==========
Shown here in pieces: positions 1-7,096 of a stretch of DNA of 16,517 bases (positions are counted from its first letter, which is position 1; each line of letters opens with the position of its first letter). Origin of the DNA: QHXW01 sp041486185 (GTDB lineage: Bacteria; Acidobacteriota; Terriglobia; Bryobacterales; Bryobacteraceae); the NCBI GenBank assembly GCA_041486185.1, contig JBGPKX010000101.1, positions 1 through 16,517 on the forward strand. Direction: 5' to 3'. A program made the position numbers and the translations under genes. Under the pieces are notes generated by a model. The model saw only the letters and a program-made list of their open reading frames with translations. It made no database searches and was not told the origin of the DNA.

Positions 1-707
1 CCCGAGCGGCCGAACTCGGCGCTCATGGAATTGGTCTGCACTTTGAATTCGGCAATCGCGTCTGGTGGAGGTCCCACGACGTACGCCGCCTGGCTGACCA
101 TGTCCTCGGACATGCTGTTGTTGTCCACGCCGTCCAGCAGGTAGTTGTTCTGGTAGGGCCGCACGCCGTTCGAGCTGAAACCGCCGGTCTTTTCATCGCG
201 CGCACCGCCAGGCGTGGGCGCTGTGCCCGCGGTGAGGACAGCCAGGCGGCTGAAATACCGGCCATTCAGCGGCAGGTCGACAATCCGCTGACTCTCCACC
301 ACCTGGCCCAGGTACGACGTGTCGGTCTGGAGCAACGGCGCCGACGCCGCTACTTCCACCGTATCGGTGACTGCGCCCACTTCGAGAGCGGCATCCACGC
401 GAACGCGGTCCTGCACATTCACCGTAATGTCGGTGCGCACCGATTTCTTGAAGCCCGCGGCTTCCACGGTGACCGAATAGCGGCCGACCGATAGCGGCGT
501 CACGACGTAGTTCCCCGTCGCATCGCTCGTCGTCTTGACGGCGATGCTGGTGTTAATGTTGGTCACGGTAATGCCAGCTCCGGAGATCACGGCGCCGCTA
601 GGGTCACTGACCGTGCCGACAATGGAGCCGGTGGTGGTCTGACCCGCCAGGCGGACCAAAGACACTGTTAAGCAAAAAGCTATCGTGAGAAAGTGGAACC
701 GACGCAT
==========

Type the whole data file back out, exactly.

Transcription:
Shown here in pieces: positions 1-7,096 of a stretch of DNA of 16,517 bases (positions are counted from its first letter, which is position 1; each line of letters opens with the position of its first letter). Origin of the DNA: QHXW01 sp041486185 (GTDB lineage: Bacteria; Acidobacteriota; Terriglobia; Bryobacterales; Bryobacteraceae); the NCBI GenBank assembly GCA_041486185.1, contig JBGPKX010000101.1, positions 1 through 16,517 on the forward strand. Direction: 5' to 3'. A program made the position numbers and the translations under genes. Under the pieces are notes generated by a model. The model saw only the letters and a program-made list of their open reading frames with translations. It made no database searches and was not told the origin of the DNA.

Positions 1-707
1 CCCGAGCGGCCGAACTCGGCGCTCATGGAATTGGTCTGCACTTTGAATTCGGCAATCGCGTCTGGTGGAGGTCCCACGACGTACGCCGCCTGGCTGACCA
101 TGTCCTCGGACATGCTGTTGTTGTCCACGCCGTCCAGCAGGTAGTTGTTCTGGTAGGGCCGCACGCCGTTCGAGCTGAAACCGCCGGTCTTTTCATCGCG
201 CGCACCGCCAGGCGTGGGCGCTGTGCCCGCGGTGAGGACAGCCAGGCGGCTGAAATACCGGCCATTCAGCGGCAGGTCGACAATCCGCTGACTCTCCACC
301 ACCTGGCCCAGGTACGACGTGTCGGTCTGGAGCAACGGCGCCGACGCCGCTACTTCCACCGTATCGGTGACTGCGCCCACTTCGAGAGCGGCATCCACGC
401 GAACGCGGTCCTGCACATTCACCGTAATGTCGGTGCGCACCGATTTCTTGAAGCCCGCGGCTTCCACGGTGACCGAATAGCGGCCGACCGATAGCGGCGT
501 CACGACGTAGTTCCCCGTCGCATCGCTCGTCGTCTTGACGGCGATGCTGGTGTTAATGTTGGTCACGGTAATGCCAGCTCCGGAGATCACGGCGCCGCTA
601 GGGTCACTGACCGTGCCGACAATGGAGCCGGTGGTGGTCTGACCCGCCAGGCGGACCAAAGACACTGTTAAGCAAAAAGCTATCGTGAGAAAGTGGAACC
701 GACGCAT